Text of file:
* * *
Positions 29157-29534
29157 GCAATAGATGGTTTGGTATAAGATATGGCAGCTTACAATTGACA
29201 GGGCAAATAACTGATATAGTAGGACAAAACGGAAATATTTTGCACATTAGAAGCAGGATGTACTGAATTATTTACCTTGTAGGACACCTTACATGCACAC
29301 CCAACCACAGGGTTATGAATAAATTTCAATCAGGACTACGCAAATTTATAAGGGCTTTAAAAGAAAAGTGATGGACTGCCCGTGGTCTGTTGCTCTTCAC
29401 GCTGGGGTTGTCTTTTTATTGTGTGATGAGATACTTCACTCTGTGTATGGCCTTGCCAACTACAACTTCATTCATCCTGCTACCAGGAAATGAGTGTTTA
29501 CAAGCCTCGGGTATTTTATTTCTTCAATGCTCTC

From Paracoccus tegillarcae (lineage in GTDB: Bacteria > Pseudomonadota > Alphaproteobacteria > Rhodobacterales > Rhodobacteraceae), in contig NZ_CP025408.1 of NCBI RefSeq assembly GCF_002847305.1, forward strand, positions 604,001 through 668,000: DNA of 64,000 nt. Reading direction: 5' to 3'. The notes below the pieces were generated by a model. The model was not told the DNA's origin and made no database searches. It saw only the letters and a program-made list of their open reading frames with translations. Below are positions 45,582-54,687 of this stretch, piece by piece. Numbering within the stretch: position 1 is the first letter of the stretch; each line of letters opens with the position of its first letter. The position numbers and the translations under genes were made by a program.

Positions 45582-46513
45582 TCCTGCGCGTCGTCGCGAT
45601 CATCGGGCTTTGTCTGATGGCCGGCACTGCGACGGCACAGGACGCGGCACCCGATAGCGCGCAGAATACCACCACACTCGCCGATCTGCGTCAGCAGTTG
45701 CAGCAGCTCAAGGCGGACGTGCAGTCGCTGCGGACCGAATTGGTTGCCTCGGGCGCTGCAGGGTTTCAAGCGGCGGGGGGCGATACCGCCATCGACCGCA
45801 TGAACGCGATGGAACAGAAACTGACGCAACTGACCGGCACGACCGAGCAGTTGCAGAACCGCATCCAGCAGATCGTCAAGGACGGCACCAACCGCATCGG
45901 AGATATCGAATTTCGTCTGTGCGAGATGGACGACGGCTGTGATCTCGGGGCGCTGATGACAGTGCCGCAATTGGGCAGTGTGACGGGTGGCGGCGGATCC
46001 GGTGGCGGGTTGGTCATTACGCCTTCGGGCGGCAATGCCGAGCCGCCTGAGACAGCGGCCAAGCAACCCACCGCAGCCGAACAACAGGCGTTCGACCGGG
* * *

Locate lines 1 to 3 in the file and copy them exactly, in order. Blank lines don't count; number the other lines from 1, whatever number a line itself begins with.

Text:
Positions 29157-29534
29157 GCAATAGATGGTTTGGTATAAGATATGGCAGCTTACAATTGACA
29201 GGGCAAATAACTGATATAGTAGGACAAAACGGAAATATTTTGCACATTAGAAGCAGGATGTACTGAATTATTTACCTTGTAGGACACCTTACATGCACAC